The Perks of Becoming Swiss

Photo: Parker Bryan

My whole life, I have had the privilege of living in an international community. Both schools I have attended are renowned for the multi-cultural experiences they offer. By default, I was called an international student- which for me was ironic.

I was born in Switzerland, and I am inherently American thanks to my parents. Up until 2 weeks ago, the only citizenship I held was that of a country I did not feel as connected to as others with the same citizenship. I was proud to be American, and still am – but I was proud because my American friends and my parents were and so I felt like I needed to be. Everyone around me has at least 2 passports, has lived in other countries and is worthy of being called ‘international’. The word itself, with the prefix inter, means among two nations- and I was a citizen of only one (not that if anyone isn’t a citizen of multiple countries that they’re not international- citizenship doesn’t define that, it’s just how I felt at the time). The connection I have to the USA is family, whom I visit every other year. The longest period of time I was ever there was 6 weeks, and the states were supposedly ‘my home’. The only ‘home’ it was for me was my passport home, that’s it.

When I would say “I’m American.” I dreaded the follow-up: “Oh, where from?” because I would have no answer and suddenly, my citizenship seemed unreal. It didn’t count. Now that I am officially Swiss, follow-up questions are easier to answer (except for “So  you speak Swedish then?” *sigh*).

I received my bright red passport and fingerprint encrypted ID card, after over three years since the process began. Since I was born here, I had to have lived here for 13 years to be eligible so I started right after my birthday and now I’m 5 months shy of turning 17.

My family, like many here, is diplomatic through the United Nations, being Americans abroad. Considering Swiss citizenship, I knew that there would be upsides and downsides. I am tax-exempt, once I start driving I get reduced gas prices, and can shop completely duty-free. My folks aren’t Swiss and aren’t planning to be, so I get to benefit from the status till I turn 18 and then will have to fend for myself.

So for those of you either wondering why the heck I would do this or for those of you who may be considering doing the same as me, I have found that there are benefits from being a Swiss citizen, that it was worth the time and fees (and more fees, and more fees) for me.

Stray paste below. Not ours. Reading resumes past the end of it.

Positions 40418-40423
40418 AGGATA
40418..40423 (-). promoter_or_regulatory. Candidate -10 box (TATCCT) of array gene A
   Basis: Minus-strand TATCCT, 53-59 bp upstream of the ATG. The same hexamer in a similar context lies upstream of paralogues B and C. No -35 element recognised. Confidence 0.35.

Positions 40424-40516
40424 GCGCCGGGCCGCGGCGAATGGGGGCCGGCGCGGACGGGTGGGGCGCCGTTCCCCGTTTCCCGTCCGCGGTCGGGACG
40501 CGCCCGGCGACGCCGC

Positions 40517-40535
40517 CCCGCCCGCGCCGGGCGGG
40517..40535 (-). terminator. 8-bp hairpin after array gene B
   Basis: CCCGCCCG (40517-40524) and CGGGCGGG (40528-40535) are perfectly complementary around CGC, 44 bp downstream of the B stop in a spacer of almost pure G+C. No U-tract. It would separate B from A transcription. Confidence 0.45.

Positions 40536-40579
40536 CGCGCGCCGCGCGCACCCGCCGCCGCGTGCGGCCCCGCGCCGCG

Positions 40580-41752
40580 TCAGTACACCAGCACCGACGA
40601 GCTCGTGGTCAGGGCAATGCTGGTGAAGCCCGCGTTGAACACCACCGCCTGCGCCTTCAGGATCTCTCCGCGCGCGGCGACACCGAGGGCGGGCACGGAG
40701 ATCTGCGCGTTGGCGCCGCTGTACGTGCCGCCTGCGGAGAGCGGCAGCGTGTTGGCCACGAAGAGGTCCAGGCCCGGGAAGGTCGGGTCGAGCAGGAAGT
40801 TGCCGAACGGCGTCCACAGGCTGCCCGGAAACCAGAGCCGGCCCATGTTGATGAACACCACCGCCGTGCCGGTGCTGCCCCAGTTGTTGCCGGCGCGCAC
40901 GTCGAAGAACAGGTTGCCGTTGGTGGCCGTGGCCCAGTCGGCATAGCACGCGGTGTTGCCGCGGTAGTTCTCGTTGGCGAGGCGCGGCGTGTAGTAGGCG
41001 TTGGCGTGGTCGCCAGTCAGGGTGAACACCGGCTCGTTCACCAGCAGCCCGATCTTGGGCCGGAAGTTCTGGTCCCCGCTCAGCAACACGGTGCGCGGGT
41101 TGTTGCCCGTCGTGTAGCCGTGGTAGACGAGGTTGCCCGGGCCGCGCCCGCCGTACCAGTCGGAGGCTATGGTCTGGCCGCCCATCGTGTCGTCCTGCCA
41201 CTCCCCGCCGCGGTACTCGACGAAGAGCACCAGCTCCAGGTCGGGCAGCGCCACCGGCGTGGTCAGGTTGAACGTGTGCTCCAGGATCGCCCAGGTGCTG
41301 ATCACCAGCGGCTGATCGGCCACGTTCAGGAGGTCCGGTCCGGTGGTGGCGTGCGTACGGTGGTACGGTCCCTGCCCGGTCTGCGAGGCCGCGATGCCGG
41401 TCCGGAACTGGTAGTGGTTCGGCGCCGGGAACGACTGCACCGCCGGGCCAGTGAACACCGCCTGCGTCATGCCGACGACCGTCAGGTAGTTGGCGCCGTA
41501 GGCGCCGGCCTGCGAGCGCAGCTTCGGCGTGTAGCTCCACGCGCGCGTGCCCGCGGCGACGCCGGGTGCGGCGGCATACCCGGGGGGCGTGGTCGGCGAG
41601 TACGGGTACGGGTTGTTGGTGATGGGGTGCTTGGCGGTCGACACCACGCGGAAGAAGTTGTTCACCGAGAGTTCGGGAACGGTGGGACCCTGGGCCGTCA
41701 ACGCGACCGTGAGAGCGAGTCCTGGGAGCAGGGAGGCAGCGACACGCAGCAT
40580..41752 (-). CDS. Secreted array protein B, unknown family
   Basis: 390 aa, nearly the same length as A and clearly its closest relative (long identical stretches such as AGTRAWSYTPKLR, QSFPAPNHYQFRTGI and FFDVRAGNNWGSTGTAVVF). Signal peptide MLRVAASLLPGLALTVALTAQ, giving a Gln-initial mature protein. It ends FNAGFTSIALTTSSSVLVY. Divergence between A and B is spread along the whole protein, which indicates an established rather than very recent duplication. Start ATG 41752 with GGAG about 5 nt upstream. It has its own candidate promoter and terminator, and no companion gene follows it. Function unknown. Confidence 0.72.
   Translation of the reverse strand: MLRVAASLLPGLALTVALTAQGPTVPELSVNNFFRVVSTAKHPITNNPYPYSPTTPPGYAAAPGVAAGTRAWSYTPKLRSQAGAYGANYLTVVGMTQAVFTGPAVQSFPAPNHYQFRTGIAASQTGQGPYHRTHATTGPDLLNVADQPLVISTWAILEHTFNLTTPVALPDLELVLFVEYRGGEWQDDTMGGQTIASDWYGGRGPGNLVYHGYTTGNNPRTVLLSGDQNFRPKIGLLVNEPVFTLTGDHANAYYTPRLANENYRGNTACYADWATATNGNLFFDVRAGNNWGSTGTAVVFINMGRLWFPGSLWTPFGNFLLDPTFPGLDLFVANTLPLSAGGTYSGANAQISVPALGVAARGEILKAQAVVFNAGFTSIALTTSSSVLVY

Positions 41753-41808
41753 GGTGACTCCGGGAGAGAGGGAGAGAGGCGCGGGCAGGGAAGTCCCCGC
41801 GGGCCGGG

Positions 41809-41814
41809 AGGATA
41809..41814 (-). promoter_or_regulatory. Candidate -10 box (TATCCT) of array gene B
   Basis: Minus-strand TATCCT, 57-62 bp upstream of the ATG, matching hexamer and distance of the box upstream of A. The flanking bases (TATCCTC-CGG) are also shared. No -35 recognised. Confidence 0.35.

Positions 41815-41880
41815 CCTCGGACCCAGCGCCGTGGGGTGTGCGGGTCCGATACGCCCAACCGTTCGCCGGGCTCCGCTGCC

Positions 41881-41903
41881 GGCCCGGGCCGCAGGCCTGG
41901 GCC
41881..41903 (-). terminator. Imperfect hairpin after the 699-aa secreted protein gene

1. I can never be deported from Switzerland, no matter what. If I commit a crime, wherever and however it may be, the Swiss cannot kick me out and I can stay in my home canton for trial as needed. Not planning on needing that benefit, but you never know.
  2. I automatically have a Swiss bank account opened for me, which would’ve been hard if I had tried opening one as an American. Americans don’t have the best reputation concerning Swiss Banks.
  3. Because of bilateral agreements between Switzerland and the EU, I can legally work anywhere in Europe without going through all the permit paperwork.
  4. I will be able to vote in national and local elections, and even run for mayor, and some executive government positions! Even though I am American, I was not born in the US and so I cannot run for local or national positions there.
  5. Because of Switzerland’s fantastic reputation, it is the one of the most advantageous in the world in terms of minimizing the need for visa requirements when traveling. I will be able to travel easier and won’t need a tourist visa for most countries.
  6. If I get married and want to come back to Switzerland, my spouse would automatically be granted a residence permit free of charge.

And the best one, in my opinion:

7.  My children will inherit Swiss citizenship automatically because of my own. They will get all these benefits and more! Because I am now Swiss, generations to come in my family will inherit citizenship through me (which is weird to think about now, but also cool).

It’s still a new concept for me, to refer to myself as Swiss. I am still overly proud to be American, and I’m not planning to change that anytime soon. Over the course of the three years, I cannot tell you how many times I had to go get my picture taken, sign forms, tell secretaries that yes, my first name is Parker and reassure officials that I have always been short and that I’m not going to grow. I received three phone calls from the government during class, to confirm I really did speak french (and of course to make sure I had got my own name right, yet again) and those were a little bit stressful to say the least, and now people wonder why I have that number in my contacts.

But really- overall the whole thing was confusing, time-consuming, expensive but incredibly rewarding. And I cannot wait to see what it brings me for the future.       Hop Schweiz?